74. Enke, O.; New, H.A.; New, C.H.; Mathieson, S.; McLachlan, A.J.; Latimer, J.; Maher, C.G.; Lin, C.C. Anticonvulsants in the treatment of low back pain and lumbar radicular pain: A systematic review and meta-analysis. CMAJ 2018, 190, E786–E793. [Google Scholar] [CrossRef] [PubMed]
  75. Shmagel, A.; Ngo, L.; Ensrud, K.; Foley, R. Prescription medication use among community-based u.S. Adults with chronic low back pain: A cross-sectional population based study. J. Pain 2018, 19, 1104–1112. [Google Scholar] [CrossRef]
  76. Gore, M.; Sadosky, A.; Stacey, B.R.; Tai, K.S.; Leslie, D. The burden of chronic low back pain: Clinical comorbidities, treatment patterns, and health care costs in usual care settings. Spine 2012, 37, E668–E677. [Google Scholar] [CrossRef] [PubMed]
  77. Mathieson, S.; Kasch, R.; Maher, C.G.; Pinto, R.Z.; McLachlan, A.J.; Koes, B.W.; Lin, C.W.C. Combination drug therapy for low back pain. Cochrane Database Syst. Rev. 2019, 2019. [Google Scholar] [CrossRef]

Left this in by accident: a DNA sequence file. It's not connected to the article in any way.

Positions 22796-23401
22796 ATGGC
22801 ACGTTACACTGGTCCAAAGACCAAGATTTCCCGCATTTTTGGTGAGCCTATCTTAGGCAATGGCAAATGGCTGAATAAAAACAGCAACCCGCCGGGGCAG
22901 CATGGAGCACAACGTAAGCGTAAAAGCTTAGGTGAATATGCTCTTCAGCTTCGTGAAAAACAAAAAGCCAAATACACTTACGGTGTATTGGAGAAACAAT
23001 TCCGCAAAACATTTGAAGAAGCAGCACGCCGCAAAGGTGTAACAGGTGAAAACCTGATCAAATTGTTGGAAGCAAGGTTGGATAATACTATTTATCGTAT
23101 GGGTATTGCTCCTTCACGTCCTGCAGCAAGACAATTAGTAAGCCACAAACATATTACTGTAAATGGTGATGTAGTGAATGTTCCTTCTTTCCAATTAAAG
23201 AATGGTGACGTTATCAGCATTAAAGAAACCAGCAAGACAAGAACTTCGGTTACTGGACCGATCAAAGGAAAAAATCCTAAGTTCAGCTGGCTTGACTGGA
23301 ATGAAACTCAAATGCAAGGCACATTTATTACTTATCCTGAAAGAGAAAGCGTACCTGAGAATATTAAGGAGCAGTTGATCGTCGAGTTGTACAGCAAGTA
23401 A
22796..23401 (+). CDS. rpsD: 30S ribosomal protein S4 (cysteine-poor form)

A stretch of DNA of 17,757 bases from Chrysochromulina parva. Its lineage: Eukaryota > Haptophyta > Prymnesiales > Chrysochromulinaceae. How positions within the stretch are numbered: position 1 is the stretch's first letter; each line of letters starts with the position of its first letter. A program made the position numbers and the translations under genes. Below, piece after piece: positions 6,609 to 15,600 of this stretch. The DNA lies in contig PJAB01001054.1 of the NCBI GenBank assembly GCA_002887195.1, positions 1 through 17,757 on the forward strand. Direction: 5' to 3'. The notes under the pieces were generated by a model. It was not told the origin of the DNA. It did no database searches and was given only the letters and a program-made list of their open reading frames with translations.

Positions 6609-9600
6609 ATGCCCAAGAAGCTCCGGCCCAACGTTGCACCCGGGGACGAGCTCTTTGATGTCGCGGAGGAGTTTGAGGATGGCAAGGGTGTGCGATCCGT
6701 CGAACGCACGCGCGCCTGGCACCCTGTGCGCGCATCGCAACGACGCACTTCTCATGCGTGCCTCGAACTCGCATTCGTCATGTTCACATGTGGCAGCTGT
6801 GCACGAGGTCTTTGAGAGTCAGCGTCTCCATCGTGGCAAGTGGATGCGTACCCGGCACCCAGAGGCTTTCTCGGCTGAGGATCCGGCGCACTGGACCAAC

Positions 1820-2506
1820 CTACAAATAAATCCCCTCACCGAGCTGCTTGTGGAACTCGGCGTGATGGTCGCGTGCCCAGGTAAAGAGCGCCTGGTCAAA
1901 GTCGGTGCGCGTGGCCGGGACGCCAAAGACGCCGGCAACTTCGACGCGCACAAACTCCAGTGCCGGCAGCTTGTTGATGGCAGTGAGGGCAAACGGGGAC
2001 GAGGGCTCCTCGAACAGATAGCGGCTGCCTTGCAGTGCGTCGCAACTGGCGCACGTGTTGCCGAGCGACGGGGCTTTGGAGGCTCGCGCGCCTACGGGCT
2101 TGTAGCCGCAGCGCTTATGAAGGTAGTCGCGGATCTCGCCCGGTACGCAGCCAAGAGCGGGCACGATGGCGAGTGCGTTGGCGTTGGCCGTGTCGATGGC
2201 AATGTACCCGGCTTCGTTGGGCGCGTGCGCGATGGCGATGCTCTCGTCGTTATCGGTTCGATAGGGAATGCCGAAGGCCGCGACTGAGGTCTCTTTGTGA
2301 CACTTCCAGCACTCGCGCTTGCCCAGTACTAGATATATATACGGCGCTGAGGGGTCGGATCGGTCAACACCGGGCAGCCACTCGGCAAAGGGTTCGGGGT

78. Hirase, T.; Hirase, J.; Ling, J.; Kuo, P.H.; Hernandez, G.A.; Giwa, K.; Marco, R. Duloxetine for the treatment of chronic low back pain: A systematic review of randomized placebo-controlled trials. Cureus 2021, 13, e15169. [Google Scholar] [CrossRef]
  79. Weng, C.; Xu, J.; Wang, Q.; Lu, W.; Liu, Z. Efficacy and safety of duloxetine in osteoarthritis or chronic low back pain: A systematic review and meta-analysis. Osteoarthr. Cartil. 2020, 28, 721–734. [Google Scholar] [CrossRef]
  80. Deyo, R.A.; Von Korff, M.; Duhrkoop, D. Opioids for low back pain. BMJ 2015, 350, g6380. [Google Scholar] [CrossRef]
  81. Tucker, H.R.; Scaff, K.; McCloud, T.; Carlomagno, K.; Daly, K.; Garcia, A.; Cook, C.E. Harms and benefits of opioids for management of non-surgical acute and chronic low back pain: A systematic review. Br. J. Sport. Med. 2020, 54, 664. [Google Scholar] [CrossRef]
  82. King, N.B.; Fraser, V.; Boikos, C.; Richardson, R.; Harper, S. Determinants of increased opioid-related mortality in the united states and canada, 1990–2013: A systematic review. Am. J. Public Health 2014, 104, e32–e42. [Google Scholar] [CrossRef]
  83. Dunn, K.M.; Saunders, K.W.; Rutter, C.M.; Banta-Green, C.J.; Merrill, J.O.; Sullivan, M.D.; Weisner, C.M.; Silverberg, M.J.; Campbell, C.I.; Psaty, B.M.; et al. Opioid prescriptions for chronic pain and overdose: A cohort study. Ann. Intern. Med. 2010, 152, 85–92. [Google Scholar] [CrossRef] [PubMed]